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  • Print publication year: 2001
  • Online publication date: March 2012



Dancing Master: All the troubles of mankind, all the miseries which make up history, all the blunders of statesmen, all the failures of great captains – all these come from not knowing how to dance.

Le Bourgeois Gentilhomme, Act 1, Scene 2

The importance of set-theoretical foundations

The discovery of the so-called “paradoxes” of set theory at the beginning of the twentieth century precipitated a profound crisis in the foundations of mathematics. This crisis was the more serious in that the then new developments in the theory of sets had allowed mathematicians to solve earlier difficulties that had arisen in the logical foundations of geometry and analysis. More than that, the new, set-theoretical approach to analysis had completely transformed that subject, allowing mathematicians to make rapid progress in areas previously inaccessible (in the theory of measure and integration, for example).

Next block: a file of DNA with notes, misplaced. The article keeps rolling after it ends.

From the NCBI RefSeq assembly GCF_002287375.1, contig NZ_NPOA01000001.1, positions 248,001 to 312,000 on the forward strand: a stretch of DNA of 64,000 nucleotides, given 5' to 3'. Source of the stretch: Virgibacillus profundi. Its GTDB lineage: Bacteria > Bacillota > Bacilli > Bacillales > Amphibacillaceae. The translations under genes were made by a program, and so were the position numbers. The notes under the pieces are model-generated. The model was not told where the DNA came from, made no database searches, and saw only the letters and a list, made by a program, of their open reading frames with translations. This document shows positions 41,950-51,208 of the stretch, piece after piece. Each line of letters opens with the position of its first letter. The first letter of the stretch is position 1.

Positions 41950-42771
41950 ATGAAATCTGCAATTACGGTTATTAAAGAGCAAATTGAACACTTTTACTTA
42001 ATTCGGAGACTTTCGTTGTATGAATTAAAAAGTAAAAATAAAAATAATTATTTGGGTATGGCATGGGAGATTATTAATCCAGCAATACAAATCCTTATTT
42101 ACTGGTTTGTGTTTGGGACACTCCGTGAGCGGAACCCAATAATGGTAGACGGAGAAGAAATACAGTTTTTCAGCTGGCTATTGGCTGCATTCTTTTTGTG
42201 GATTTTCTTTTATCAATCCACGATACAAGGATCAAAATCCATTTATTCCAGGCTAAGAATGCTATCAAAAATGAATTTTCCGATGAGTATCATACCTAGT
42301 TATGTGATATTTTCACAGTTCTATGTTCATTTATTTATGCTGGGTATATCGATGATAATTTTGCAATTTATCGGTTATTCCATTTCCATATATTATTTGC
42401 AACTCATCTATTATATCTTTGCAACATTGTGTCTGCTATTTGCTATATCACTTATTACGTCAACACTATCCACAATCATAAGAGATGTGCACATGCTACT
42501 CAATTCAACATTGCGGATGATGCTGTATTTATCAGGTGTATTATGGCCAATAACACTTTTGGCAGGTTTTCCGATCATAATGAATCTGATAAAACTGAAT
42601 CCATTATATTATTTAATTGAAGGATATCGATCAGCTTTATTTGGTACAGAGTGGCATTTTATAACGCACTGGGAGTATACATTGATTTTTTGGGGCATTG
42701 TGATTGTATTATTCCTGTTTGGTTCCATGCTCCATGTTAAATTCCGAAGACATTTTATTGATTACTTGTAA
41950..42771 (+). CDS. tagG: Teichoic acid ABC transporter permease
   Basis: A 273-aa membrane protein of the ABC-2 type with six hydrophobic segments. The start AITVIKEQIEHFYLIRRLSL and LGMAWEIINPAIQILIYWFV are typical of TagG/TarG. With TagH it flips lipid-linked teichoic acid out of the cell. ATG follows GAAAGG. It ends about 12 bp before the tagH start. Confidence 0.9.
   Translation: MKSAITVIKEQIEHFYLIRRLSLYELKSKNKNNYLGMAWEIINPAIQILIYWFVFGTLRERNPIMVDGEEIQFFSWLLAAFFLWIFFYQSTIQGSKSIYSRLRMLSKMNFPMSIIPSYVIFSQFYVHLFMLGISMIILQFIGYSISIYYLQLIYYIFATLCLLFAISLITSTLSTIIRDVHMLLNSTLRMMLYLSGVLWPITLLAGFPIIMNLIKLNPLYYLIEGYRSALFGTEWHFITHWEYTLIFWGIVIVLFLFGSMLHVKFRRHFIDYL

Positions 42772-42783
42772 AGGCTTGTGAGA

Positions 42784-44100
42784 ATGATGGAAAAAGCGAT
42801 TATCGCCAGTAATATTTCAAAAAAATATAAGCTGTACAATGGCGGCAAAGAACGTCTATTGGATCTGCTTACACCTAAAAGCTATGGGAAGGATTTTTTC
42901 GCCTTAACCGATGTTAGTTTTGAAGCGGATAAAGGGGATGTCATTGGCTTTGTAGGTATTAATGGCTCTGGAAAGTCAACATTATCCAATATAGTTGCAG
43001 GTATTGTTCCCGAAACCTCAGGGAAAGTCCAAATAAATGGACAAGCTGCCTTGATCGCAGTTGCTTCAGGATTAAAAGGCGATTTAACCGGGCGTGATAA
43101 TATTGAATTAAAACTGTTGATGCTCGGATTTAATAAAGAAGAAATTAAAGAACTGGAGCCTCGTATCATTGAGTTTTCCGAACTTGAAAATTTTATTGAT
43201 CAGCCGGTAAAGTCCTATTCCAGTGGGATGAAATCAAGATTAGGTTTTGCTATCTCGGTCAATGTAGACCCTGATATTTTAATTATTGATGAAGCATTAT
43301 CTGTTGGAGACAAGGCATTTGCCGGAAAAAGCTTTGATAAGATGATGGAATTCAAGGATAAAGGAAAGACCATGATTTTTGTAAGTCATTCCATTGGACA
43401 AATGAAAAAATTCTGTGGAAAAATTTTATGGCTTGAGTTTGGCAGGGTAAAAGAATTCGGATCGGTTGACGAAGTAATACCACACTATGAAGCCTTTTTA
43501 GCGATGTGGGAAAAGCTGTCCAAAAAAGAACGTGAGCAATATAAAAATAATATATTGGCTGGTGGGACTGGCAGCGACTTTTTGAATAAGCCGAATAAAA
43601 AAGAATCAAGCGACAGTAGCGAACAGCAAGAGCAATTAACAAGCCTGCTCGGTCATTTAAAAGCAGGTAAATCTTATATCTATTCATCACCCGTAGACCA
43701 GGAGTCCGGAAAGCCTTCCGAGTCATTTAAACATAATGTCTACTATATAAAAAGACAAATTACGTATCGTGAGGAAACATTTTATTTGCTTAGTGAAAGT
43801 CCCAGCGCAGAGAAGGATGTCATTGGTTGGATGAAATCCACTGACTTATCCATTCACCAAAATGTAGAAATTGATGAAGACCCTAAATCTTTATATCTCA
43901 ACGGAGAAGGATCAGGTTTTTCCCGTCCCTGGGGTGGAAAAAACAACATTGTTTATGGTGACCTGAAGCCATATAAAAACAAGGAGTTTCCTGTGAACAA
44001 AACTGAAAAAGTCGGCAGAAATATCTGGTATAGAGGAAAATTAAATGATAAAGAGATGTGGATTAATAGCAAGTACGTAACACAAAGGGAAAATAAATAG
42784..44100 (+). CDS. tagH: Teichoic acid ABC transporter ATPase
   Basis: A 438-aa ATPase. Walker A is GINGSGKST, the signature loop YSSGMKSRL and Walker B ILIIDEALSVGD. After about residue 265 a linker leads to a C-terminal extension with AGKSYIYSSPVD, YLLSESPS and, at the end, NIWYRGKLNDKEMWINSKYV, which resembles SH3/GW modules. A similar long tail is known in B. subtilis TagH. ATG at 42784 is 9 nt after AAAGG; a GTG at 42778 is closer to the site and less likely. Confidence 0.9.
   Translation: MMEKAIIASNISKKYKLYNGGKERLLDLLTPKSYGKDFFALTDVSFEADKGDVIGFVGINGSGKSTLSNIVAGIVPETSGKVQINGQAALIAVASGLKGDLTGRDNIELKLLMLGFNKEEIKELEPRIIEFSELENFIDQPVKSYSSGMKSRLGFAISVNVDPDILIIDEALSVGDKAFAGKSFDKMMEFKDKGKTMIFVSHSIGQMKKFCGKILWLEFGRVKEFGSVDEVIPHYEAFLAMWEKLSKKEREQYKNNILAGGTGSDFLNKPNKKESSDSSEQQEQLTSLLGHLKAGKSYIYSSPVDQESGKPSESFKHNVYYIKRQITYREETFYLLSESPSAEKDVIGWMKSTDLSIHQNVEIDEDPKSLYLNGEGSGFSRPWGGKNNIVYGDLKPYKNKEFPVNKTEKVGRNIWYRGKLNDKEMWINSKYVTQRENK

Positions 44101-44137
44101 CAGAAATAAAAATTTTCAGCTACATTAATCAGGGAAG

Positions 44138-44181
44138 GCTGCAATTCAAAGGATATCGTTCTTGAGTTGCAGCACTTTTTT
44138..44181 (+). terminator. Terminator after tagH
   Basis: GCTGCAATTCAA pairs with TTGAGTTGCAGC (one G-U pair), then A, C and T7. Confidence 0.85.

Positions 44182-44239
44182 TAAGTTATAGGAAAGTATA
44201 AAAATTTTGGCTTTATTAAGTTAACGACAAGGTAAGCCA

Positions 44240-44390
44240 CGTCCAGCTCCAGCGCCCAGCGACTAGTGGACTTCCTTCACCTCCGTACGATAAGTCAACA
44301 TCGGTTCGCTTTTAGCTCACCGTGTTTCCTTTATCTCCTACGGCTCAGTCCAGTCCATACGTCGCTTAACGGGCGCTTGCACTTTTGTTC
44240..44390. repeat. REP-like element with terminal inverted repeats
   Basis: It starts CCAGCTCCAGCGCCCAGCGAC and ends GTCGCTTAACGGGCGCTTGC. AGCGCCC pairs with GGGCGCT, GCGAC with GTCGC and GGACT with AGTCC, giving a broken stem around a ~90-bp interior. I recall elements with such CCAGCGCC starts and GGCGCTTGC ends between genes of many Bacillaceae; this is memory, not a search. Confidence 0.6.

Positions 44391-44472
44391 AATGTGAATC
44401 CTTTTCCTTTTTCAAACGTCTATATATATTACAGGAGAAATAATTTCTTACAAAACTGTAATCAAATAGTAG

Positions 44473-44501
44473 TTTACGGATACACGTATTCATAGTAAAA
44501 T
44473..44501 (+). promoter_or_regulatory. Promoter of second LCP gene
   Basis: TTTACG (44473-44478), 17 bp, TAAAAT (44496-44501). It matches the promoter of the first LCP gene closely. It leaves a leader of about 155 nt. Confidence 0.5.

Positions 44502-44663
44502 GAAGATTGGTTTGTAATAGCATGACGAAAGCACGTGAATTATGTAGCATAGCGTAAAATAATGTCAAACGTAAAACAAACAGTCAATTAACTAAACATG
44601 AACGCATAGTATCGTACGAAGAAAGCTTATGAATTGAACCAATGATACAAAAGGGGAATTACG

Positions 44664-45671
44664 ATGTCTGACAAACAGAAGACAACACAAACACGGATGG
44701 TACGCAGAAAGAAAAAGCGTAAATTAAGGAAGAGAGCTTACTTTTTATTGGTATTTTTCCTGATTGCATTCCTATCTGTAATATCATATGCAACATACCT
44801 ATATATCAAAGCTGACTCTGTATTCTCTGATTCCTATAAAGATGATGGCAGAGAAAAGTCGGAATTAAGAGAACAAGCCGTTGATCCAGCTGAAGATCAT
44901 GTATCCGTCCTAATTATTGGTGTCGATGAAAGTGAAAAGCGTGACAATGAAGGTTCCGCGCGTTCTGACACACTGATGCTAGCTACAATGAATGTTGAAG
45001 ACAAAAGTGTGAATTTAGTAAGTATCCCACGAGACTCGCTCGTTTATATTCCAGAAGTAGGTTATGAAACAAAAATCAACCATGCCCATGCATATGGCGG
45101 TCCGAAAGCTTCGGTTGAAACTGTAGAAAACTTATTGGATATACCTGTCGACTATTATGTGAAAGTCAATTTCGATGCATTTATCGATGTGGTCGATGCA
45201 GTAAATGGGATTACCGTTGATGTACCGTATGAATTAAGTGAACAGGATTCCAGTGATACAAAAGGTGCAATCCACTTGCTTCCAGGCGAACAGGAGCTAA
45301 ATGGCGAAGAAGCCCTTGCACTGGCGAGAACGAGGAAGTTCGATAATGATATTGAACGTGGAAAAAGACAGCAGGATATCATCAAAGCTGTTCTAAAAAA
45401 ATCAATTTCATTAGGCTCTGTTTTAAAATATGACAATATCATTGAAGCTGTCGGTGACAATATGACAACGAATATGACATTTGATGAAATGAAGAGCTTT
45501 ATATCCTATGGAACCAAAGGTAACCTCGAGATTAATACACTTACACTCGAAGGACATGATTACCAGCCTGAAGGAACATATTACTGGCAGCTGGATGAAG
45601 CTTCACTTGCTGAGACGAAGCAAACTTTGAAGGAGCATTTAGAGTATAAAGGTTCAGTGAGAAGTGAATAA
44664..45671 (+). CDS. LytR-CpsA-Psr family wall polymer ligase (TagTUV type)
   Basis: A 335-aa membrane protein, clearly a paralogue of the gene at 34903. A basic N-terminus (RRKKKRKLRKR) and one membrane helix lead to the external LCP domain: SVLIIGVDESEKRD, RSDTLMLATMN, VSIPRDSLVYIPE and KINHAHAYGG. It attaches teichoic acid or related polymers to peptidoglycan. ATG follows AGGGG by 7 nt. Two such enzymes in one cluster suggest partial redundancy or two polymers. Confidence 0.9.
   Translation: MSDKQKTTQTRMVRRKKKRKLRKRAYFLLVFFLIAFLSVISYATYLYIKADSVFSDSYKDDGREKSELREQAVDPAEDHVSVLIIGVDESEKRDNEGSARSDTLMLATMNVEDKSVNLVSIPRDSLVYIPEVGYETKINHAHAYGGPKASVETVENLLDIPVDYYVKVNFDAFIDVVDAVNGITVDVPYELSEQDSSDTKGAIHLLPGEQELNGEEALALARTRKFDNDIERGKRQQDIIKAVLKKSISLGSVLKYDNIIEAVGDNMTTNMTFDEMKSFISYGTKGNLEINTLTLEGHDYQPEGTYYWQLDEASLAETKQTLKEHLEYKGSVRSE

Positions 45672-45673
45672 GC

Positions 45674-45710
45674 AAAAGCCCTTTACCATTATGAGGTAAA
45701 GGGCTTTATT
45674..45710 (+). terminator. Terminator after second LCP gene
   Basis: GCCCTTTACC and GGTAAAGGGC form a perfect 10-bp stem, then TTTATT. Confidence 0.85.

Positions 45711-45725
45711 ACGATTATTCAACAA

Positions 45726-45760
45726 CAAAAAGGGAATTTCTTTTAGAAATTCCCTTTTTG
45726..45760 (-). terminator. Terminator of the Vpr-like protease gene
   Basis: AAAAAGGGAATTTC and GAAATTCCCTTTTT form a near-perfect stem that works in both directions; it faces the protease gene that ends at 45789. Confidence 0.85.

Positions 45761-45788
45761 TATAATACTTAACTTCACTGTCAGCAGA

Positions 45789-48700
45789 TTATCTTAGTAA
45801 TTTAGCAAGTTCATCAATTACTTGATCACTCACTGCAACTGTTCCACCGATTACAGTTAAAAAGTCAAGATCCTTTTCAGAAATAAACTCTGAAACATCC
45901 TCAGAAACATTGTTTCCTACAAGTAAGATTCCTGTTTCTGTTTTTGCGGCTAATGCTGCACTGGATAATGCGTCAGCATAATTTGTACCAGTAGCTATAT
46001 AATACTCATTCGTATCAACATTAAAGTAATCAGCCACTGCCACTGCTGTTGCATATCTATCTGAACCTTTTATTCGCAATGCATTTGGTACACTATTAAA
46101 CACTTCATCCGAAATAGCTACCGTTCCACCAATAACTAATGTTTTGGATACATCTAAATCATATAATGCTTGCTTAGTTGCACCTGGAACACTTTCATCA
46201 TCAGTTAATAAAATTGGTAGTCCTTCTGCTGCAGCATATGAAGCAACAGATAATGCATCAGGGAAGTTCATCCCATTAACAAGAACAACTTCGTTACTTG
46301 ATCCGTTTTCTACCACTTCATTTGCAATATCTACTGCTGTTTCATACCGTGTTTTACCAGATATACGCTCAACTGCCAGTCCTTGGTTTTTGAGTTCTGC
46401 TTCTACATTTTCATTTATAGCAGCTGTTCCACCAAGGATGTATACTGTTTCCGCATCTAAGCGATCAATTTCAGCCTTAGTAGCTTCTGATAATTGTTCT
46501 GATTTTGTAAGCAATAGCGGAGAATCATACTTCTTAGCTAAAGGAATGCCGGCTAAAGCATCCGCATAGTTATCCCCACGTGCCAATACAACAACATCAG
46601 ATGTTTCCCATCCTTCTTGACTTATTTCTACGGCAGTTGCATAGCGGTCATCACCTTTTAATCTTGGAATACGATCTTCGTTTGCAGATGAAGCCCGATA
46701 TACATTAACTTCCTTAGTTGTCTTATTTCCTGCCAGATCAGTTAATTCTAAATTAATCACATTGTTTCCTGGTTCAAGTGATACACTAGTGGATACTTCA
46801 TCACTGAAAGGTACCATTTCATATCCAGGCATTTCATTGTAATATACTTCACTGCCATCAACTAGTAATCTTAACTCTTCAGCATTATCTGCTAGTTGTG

All of these advances seemed to be placed in jeopardy by the discovery of the paradoxes. Indeed, it seemed that mathematics itself was under threat. Clearly a retreat to the status quo ante was not an option, for serious difficulties once seen cannot just be ignored. But without secure foundations – clear concepts that can be employed without prior definition and true principles that can be asserted without prior justification – the very notion of proof is undermined. And, of course, it is the demand for rigorous proof that, since the time of the Greeks, has distinguished mathematics from all of the other sciences.